Thursday, September 1, 2011

Honey Bees: Winter Preparation

A honey bee pollinating
pumpkin.
     With summer coming to an end, in most of the country we are starting to prepare for winter. But we are not the only ones; honey bees are also preparing for winter. In some parts of the United States, the fall honey flow is starting. A honey flow is when many plants are blooming, so there is a lot of nectar for honey bees to gather and use to make honey. There can be several honey flows each year. In Hawaii honey bees make honey all year! In the northern parts of the U.S. flowers may only be blooming from May to September!

     The honey flows are important for beekeepers because honey bees are gathering nectar after we harvest much of the honey in early fall. But everyone benefits from the honeybees’ fall foraging, as they gather pollen and pollinate many of our foods, like blackberries, raspberries, and pumpkins!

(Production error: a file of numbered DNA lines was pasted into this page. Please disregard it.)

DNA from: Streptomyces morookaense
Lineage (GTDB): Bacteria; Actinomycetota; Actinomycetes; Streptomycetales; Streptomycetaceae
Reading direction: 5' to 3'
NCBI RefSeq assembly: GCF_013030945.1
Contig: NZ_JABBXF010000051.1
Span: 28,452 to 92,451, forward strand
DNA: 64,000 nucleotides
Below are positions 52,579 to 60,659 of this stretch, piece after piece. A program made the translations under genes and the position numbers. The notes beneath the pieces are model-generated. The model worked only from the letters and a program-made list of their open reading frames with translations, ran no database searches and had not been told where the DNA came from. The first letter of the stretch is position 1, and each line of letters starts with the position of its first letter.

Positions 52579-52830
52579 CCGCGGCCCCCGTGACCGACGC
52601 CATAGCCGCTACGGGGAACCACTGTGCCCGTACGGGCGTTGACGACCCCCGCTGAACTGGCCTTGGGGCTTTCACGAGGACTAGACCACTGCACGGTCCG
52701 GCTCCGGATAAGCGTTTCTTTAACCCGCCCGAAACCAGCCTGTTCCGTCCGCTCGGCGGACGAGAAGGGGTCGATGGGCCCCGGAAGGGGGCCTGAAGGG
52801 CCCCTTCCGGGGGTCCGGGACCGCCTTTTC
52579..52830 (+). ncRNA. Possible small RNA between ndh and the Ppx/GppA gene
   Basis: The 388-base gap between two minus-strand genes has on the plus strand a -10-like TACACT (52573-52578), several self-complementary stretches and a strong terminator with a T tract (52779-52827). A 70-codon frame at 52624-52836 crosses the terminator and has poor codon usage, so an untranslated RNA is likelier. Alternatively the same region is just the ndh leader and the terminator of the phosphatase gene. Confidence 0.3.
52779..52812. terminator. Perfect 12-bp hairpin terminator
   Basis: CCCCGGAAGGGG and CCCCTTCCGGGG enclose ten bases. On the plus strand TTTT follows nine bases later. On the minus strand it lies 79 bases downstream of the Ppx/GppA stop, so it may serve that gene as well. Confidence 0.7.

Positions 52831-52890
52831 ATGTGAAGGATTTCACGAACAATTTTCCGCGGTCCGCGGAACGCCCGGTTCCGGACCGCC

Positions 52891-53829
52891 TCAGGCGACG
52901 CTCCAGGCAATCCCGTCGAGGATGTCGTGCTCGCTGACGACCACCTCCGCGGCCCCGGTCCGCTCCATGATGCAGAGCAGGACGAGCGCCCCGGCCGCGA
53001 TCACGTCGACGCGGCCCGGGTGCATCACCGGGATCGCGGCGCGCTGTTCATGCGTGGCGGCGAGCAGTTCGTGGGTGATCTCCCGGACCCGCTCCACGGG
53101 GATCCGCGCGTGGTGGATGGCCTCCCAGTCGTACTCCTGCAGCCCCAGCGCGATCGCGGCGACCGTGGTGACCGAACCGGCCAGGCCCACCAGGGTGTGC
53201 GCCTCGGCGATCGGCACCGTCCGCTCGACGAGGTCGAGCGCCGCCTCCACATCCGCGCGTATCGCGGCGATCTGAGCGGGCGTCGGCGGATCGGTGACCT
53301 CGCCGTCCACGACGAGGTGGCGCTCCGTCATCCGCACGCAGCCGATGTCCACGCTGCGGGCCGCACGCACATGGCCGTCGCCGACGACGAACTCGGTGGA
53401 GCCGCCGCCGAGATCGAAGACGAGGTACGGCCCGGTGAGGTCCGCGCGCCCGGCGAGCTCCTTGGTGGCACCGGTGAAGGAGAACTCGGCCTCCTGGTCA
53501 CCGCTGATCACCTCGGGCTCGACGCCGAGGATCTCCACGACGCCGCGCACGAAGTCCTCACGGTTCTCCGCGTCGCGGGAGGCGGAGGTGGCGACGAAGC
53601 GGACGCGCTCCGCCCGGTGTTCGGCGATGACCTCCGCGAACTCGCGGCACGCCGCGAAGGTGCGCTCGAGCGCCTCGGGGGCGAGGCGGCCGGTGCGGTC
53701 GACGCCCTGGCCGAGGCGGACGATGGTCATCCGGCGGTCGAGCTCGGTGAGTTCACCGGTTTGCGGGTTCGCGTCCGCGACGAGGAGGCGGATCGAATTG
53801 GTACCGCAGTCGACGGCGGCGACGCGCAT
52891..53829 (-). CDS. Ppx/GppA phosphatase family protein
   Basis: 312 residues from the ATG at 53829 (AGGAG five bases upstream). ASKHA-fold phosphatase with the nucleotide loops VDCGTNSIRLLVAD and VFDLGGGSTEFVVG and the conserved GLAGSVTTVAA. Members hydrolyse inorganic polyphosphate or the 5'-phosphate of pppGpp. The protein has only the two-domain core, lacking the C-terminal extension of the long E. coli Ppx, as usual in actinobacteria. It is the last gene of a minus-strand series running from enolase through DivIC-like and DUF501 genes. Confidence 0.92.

Bee hives in Washington State.

     But the honey flow is the most important to honey bees. Over the winter they eat the honey they made during the honey flows. During the winter, the honey bees cluster, the group together and form a ball, which is how they stay warm. To keep their cluster’s temperature warm, they vibrate their wings. Of course, the honey bees need energy to do this so they eat honey! In some parts of the United States, like Alaska and Maine, honey bees will spend several months clustered, but in states like Georgia and Florida, the honey bees might only form a cluster in the coldest times.

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